I am 100% ready to return to my regularly scheduled blog-writing here at UGD, but first, a little insight as to why my personal posts have been few and far between lately. See, up until recently, my life has been pretty steady. My days looked a lot the same – I do enjoy a bit of the Groundhog Day, so I tend to find a routine and stick with it. Wake, gym, my 9-5 job, coaching or writing for the blog or 603 site, early to bed, get up again the next morning and do it all over again. I liked my routine, and it afforded me the ability to eat well, sleep as much as I needed to and train five days a week, without fail.
This summer, my Fitness Train derailed when Life Stuff hurled itself across my tracks. I found myself skipping meals, missing workouts, sleeping nowhere near enough. Once I realized my tracks weren’t going to clear anytime soon, I did the best I could to run my own Health and Fitness trauma center. I triaged Life factors carefully, knowing most would survive, but accepting there would be some casualties along the way. Sleep and food came first. If I didn’t eat enough, I at least ate well. If I didn’t sleep enough, I at least took naps. Training only happened when I was well fed and well rested. Those days were sparse, but if I didn’t train at all, I at least kept moving.
As of today, my casualties are high. I haven’t trained consistently since July. I’ve lost a ridiculous amount of hard-earned strength, a ton of met-con capacity and, based on yesterday’s snatch grip deadlifts, most of my kinesthetic awareness for movements that I used to be able to perform in my sleep. My deadlift is down by almost 30#, my front squat is back where it was at the beginning of the year and I’ve lost a couple of dead hang pull-ups.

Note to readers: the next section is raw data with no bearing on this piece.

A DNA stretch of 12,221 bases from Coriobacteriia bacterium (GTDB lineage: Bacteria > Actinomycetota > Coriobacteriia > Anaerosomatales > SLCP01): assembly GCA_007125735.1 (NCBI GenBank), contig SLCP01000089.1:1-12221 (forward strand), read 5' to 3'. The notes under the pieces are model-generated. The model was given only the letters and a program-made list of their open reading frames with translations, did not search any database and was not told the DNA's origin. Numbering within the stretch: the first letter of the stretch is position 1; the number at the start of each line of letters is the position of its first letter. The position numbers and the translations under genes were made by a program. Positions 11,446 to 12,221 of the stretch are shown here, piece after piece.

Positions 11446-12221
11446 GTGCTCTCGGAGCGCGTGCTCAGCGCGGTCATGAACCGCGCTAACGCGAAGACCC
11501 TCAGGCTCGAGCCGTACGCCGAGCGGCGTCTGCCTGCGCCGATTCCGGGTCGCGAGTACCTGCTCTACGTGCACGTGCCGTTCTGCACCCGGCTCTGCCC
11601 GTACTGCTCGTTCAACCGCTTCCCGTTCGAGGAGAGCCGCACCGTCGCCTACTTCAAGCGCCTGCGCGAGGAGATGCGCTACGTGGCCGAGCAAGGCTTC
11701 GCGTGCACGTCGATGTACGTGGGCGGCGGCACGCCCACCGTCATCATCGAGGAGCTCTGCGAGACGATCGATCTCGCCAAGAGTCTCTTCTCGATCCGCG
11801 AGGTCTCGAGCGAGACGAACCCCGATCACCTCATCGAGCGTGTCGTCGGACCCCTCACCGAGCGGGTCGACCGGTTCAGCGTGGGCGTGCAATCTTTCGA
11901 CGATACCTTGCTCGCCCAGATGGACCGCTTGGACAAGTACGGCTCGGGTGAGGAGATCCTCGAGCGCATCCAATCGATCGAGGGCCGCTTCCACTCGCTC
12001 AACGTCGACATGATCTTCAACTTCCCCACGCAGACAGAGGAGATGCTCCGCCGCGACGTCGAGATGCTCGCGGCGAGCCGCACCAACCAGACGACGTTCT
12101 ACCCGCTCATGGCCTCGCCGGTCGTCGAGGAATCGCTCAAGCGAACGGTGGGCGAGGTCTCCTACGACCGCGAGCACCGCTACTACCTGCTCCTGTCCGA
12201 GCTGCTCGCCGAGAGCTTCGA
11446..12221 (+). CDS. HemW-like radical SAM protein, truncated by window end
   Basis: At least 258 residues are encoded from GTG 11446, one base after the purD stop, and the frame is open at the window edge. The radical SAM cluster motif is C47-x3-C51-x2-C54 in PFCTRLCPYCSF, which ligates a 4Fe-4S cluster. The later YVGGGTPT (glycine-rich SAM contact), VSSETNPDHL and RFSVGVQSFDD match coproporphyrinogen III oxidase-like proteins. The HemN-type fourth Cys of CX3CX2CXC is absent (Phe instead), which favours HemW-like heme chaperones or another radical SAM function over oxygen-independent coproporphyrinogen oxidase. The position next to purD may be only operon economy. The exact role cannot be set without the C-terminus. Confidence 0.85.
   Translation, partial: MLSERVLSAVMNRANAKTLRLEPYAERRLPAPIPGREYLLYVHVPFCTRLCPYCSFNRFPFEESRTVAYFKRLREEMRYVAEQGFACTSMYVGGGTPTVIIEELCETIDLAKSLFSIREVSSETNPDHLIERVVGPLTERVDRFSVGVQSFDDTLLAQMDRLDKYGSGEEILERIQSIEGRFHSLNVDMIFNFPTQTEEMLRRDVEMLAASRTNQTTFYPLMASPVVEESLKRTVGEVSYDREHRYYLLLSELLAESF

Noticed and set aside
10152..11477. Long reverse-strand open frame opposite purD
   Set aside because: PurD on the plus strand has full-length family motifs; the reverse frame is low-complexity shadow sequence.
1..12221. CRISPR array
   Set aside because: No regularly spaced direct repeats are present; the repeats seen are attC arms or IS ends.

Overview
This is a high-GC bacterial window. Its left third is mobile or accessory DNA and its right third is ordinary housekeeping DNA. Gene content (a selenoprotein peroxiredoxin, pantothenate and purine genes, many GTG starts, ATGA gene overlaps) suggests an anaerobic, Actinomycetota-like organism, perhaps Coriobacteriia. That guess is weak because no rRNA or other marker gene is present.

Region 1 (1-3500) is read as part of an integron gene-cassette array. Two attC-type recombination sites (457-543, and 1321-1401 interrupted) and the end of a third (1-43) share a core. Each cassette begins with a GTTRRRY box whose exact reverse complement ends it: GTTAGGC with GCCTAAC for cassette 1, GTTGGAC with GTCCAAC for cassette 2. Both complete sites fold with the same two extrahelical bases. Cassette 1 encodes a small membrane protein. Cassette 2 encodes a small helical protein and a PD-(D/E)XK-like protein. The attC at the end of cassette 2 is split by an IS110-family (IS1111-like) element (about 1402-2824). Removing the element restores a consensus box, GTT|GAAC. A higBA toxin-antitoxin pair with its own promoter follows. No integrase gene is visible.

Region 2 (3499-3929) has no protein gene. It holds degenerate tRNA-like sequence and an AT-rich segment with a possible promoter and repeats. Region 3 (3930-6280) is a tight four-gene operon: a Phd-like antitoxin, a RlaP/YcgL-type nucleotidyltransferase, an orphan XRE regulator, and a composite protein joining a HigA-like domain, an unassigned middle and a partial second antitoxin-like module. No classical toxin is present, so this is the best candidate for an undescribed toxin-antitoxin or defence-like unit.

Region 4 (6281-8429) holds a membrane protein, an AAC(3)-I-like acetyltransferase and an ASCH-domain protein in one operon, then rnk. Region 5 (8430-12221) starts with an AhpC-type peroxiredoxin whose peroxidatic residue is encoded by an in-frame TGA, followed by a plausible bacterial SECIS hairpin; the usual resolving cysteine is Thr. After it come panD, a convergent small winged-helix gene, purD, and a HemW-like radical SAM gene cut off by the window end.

It was a Fitness train derailment of the most spectacular fashion, and there’s not a damn thing I could have done about it.
If you’re like me, health and fitness is one of the most important efforts in your life. You’ll do anything for the sake of your diet, exercise and sleep – working out while on vacation, bringing your own food to business meetings, cutting out of social occasions early because you’re training the next morning. But no matter how bad you want it, no matter how hard you try… sometimes Life Stuff hurls itself across your tracks. You get sick, your kid gets sick, work blows up, school blows up, families have crises and friends need help. It happens, and the only thing you can do is ride it out as best as you can, generating as few casualties as possible.
So how do you manage around a Fitness Train derailment, and how do you get moving again when your tracks are finally clear? Here’s my best advice, based on my own recent experience. First, when Life Stuff comes up, do your best to maintain your normal routine for as long as you can. You can juggle a lot for short periods of time, so if you can already see light at the end of the tunnel, suck it up, abandon extraneous activities and just stick to the basics. Deal with Life, eat well, sleep well and train. Narrow your scope for a few days to preserve what’s important until the crisis passes.
In it for the long haul? Here’s where you have to triage – and listen to me carefully. Eating well and sleeping enough come first. Just focus on that, and if that’s all you can do, that’s okay. Eat only Good Food, sleep as much as you can, and supplement for cortisol management. Those are your top priorities, and if you can keep those up, you’ll maintain an awful lot of your general “health”.
If you’re eating and sleeping well, get to the gym when you can. Here, you’ve got two options. If you’re feeling good and up for training with some intensity, then get to it… but make those workouts count. Screw the Filthy Fifty – your only priority is maintaining strength. Met-con capacity is cheap and dirty – it goes fast and comes back faster, so save your “cardio” for better days. Instead, deadlift. Press. Squat. Do some clean and jerks. Hit the big stuff hard and heavy. But what if you’re not feeling up for deadlifts? Mat Lalonde reminded me of a very important point a few weeks ago. Exercise, even at a slow and easy pace, is extremely effective in helping to manage stress and cortisol. So if you’re not able to train with your normal intensity, just do something. Walk your dog, swing a kettlebell or play with your kids. If nothing else, keep moving, because in terms of triage it’s better than nothing.